Any object that implements the `Serializable` interface can be turned into a sequence of bytes that can be restored fully into the original object.

Benefits.

• don't have to worry about data representation
• don't have to worry about byte ordering

The `Serializable` interface is used as a flag -- it has no methods. Some objects may not want to be serialized.

To serialize an object you create some sort of ``` OutputStream``` object and wrap it inside an `ObjectOutputStream` object. Then, the object can be serialized by calling `writeObject()`. Reversing the process is accomplished by creating an `InputStream` inside a `ObjectInputStream` and calling the `readObject()` method.

When an object is serialized, so are all the references it may contain to other objects.

```- Object Serialization (java1.1)
* useful for saving the state of an application/applet
* objects serialized/deserialized with  ObjectOutputStream  and
ObjectInputStream, respectively, using the  writeObject()  and
* primitive types written to stream as if using DataOutputStream;
otherwise,  writeObject() is called recursively to serialize
other objects (arrays, strings, objects) -- infinite recursion
is not a problem (so they say); can end up with an entire
graph object serialized
* not all objects can or should be serialized
* a class is serialable iff it implements Serializable
(or Externalizable); no methods defined -- it is a
marker interface
* Component implements Serializable; thus, all AWT components
can be serialized
* transient  indicates that a field should not be serialized
* custom serialization is accomplished by overriding  writeObject()
and  readObject(), and by using  defaultWriteObject()  and
defaultReadObject() -- note: they must be declared  private
* classes are assigned a version # -- cannot deserialize a
class that has a different version # than what was used when
it was serialized;  'serialver'  program
+ static final long serialVersionUID = 19971209L;
* serialized applets
+ <applet code=appletName.ser ...>
+ applets can be shipped in a pre-initialized state
* Externalizable
+ ObjectOutputStream and ObjectInputStream use the
of writeObject() and readObject(); allows the class
to take complete control over writing/reading their state
```

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Object Cloning

Objects cannot be cloned unless they are created using a class that implements the `Cloneable` interface.

For a class to use the default implementation of `Object.clone()`, it must implement the `Cloneable` interface.

The `Cloneable` interface is an empty interface -- it is used as a tag only. In many cases, classes that can be cloned override `Object.clone()`.

`Object.clone()` does a bit-wise copy, which works fine for primitive types, but not necessarily with references. Only individual classes know how to be cloned (if at all). By default, a shallow copy is done versus a deep copy.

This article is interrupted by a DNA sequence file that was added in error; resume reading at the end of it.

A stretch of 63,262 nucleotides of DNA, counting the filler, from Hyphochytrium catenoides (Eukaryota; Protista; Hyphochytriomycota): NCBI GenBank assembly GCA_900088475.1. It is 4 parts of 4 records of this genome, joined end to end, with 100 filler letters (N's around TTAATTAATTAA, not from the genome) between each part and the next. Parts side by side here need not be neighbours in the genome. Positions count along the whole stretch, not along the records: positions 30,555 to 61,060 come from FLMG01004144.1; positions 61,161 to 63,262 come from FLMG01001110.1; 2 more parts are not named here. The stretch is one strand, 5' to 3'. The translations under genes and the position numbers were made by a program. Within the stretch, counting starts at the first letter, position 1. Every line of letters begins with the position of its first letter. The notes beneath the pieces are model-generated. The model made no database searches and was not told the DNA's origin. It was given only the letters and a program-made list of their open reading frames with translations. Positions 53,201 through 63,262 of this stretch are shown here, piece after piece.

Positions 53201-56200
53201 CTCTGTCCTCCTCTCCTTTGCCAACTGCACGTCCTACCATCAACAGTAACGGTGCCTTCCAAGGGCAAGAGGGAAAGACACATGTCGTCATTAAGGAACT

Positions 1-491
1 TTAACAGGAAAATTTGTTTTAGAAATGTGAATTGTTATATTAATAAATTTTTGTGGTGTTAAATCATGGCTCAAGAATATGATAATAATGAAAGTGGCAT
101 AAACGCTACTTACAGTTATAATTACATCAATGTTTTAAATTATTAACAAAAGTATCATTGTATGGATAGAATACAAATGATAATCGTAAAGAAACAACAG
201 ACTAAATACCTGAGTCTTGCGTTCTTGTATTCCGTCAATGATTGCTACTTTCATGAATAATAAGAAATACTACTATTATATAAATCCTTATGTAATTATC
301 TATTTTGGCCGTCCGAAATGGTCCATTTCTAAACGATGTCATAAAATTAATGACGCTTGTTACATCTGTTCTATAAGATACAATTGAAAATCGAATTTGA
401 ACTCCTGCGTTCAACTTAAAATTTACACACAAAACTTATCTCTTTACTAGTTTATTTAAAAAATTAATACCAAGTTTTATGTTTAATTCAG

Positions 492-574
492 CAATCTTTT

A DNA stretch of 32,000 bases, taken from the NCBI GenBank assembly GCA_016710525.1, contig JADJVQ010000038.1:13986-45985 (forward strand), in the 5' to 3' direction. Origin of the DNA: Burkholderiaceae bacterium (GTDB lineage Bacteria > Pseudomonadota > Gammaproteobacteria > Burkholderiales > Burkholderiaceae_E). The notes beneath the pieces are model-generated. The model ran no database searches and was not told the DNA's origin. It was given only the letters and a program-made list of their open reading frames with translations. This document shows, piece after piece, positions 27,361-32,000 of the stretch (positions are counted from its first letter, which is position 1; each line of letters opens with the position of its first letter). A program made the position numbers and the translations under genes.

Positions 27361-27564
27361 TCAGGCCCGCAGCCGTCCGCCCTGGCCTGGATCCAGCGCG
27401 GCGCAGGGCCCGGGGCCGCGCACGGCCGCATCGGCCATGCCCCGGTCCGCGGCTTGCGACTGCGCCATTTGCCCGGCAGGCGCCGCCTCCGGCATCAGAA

If an attempt is made to clone an object that is not cloneable, then the `CloneNotSupportedException` exception is thrown. This is a checked exception; therefore, it must be caught.

It is common for cloneable classes to override `clone()` so as to make it `public` rather than `protected`.

```   The Population class extends class X (which is cloneable), and it
contains numerous primitive types and a bunch of object references:

try {
Population p = (Population)super.clone();
p.name = new String(getName());
p.growthRate = (GrowthRate)growthRate.clone();
p.density = (Density)density.clone();
return p;
} catch (CloneNotSupportedException e) { return null; }
```

From the CoreJava book.

Why clone? You never want to return a mutable object as the value of a method because this violates encapsulation. As a rule of thumb, always use `clone` whenever you need to return a copy of a mutable data field.

When you start dealing with objects instantiated from classes that you do not know well, then how they clone becomes an unknown.

Here is an example of a program that will result in the throwing of a `CloneNotSupportedException`.

```   class A {
int a;
public A (int i) { a = i; }
public Object clone() throws CloneNotSupportedException {
return super.clone();
}
}
public class Main {
public static void main(String[] arg) {
A a1 = new A(260);
try {
A a2 = (A)(a1.clone());
} catch (CloneNotSupportedException e) {}
}
}

The execeptions occurs because class A calls Object.clone(),
but it does not implement the  cloneable  interface.
```

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Lists

A  list  is a linear data structure whose components can only be accessed sequentially, one after another.

The first item is a list is called the  head  or  front  and the last item is called the  tail ,  back  or  end.

Lists have the following features: